Ever hear the famous quote, “Those who cannot remember the past are condemned to repeat it” from philosopher George Santayana? Of course you have. In fact, we’re all going to get sick if we hear it one more time. But despite our awareness of this principle, we constantly continue to prove its truthfulness.
I’ve been harping on the Reformation lately and the article below prompts me to harp a little bit more. Many of us blissfully head off to church on Sunday mornings to worship the Lord and to be taught from His Word. And most of us take it completely for granted. But millions of Christians suffered and died so that we could also have the opportunity to hear the Gospel of salvation by God’s grace through faith in Jesus Christ alone. Brothers and sisters in the Lord gave up their lives so that we can have God’s Word in our own language and be able to freely assemble and worship with our fellow believers. We evangelicals have a heritage of faith, sacrifice, and forthrightness that most of us are only vaguely aware of. Sure, we’ve heard of Martin Luther and maybe John Calvin but that’s pretty much it.
The recent article below provides some information on ten of the lesser-known Reformers that I found interesting. Christians with a Baptist background may also be interested in the Reformers, John Smyth and Roger Williams. Many Christians are moving toward an ecumenical union with Rome where doctrine will be disregarded and the Gospel will be betrayed and the only important thing will be to “just love Jesus.” Few these days care about the Protestant Reformers and the saving Gospel truths they stood for and, in some cases, died for. Few care to understand what exactly the Reformers were protesting against (and for) in regards to Catholicism. Few consider the dangers 16th century believers faced when they stood up to the institutional, authoritarian church. Many of today’s believers hear Rome talk about God, Jesus, grace, and faith and think, “Hey, we’re on the same team!”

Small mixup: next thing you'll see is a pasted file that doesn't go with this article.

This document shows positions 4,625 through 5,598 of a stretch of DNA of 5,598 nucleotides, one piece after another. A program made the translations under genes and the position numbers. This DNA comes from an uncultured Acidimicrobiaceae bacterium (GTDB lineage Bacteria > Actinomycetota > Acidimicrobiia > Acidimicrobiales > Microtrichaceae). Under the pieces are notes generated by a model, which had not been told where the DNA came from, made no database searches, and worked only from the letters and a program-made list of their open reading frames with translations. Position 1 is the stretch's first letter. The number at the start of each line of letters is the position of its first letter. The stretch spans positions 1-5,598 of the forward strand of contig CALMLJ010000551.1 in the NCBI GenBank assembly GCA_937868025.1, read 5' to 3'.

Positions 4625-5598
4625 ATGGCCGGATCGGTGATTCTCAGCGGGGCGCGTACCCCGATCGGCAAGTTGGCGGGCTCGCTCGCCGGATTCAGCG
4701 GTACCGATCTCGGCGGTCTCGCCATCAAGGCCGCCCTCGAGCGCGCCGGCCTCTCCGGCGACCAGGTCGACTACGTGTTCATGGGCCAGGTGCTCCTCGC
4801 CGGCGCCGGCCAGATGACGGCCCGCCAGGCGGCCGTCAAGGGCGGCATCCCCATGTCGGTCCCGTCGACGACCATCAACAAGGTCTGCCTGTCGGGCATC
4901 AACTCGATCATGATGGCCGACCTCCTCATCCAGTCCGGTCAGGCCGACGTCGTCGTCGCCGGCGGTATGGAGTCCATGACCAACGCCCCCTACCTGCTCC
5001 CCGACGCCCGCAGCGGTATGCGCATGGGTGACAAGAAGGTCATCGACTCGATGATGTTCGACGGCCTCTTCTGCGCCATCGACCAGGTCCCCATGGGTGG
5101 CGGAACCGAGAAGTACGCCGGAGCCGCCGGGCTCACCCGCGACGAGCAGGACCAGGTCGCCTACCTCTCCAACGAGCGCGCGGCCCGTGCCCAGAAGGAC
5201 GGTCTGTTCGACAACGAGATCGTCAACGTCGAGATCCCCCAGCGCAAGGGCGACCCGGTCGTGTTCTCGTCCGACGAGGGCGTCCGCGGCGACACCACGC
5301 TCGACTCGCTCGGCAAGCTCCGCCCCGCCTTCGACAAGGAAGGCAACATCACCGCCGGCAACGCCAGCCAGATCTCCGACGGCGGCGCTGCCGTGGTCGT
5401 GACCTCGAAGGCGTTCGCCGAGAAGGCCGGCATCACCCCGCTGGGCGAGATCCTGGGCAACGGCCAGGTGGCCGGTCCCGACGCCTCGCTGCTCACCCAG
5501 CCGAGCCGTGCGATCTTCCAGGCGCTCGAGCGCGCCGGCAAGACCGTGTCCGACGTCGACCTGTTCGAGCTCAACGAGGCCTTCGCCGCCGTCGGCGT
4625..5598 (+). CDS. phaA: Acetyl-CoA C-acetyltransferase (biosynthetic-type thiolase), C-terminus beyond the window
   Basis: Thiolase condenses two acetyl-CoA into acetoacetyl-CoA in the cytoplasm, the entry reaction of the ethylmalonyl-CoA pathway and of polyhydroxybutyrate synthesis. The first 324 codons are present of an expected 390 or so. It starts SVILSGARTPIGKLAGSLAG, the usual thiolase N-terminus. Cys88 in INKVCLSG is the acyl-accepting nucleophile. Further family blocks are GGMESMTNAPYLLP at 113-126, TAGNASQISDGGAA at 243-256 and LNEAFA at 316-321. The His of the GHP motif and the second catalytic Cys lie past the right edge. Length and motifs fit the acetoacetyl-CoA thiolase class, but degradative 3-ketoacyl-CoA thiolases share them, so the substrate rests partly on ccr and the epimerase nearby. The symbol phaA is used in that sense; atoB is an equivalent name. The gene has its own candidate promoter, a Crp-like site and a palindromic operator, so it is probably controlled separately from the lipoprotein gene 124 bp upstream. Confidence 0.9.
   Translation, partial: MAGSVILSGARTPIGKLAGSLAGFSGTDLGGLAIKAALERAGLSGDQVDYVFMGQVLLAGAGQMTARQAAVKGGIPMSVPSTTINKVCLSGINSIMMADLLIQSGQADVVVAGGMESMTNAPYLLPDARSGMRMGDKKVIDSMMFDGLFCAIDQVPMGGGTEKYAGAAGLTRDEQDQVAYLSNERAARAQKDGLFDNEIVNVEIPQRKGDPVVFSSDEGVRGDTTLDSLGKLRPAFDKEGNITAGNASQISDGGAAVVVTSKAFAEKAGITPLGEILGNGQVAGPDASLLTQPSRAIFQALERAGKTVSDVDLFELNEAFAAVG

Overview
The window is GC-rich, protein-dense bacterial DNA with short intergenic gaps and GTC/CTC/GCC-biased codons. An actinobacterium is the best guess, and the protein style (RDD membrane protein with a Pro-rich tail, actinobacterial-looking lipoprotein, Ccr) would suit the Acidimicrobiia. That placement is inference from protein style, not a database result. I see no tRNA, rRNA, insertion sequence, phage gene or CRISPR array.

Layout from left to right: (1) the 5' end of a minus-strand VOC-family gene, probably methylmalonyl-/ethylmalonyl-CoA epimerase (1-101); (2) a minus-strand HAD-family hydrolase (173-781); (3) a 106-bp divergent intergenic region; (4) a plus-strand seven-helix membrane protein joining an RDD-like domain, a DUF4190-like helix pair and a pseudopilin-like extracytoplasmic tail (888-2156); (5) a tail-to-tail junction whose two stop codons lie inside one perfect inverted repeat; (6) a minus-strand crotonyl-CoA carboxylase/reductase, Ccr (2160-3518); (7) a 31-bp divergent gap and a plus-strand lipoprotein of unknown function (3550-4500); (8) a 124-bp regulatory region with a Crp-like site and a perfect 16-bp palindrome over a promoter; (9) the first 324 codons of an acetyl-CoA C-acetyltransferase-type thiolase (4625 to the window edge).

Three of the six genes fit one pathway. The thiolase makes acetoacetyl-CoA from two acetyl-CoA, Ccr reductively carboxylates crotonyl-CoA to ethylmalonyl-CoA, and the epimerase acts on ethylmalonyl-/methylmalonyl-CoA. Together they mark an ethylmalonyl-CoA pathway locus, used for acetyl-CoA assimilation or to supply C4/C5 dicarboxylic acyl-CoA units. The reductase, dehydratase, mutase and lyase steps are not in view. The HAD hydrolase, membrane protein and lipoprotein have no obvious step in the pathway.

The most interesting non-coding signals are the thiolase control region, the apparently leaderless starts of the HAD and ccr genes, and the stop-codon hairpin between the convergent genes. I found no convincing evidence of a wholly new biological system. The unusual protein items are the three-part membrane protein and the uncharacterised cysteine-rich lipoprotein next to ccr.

“Those who cannot remember the past…”
It’s not my goal to venerate the leaders of the Reformation. They were just sinful men saved by God’s grace through faith in Christ alone and used by the Lord to proclaim His glorious Gospel. Soli Deo Gloria! All Glory to God!
“And when they had brought them, they set them before the council. And the high priest questioned them, saying, “We strictly charged you not to teach in this name, yet here you have filled Jerusalem with your teaching, and you intend to bring this man’s blood upon us.” But Peter and the apostles answered, “We must obey God rather than men.” – Acts 5:27-29
10 lesser-known Protestant Reformers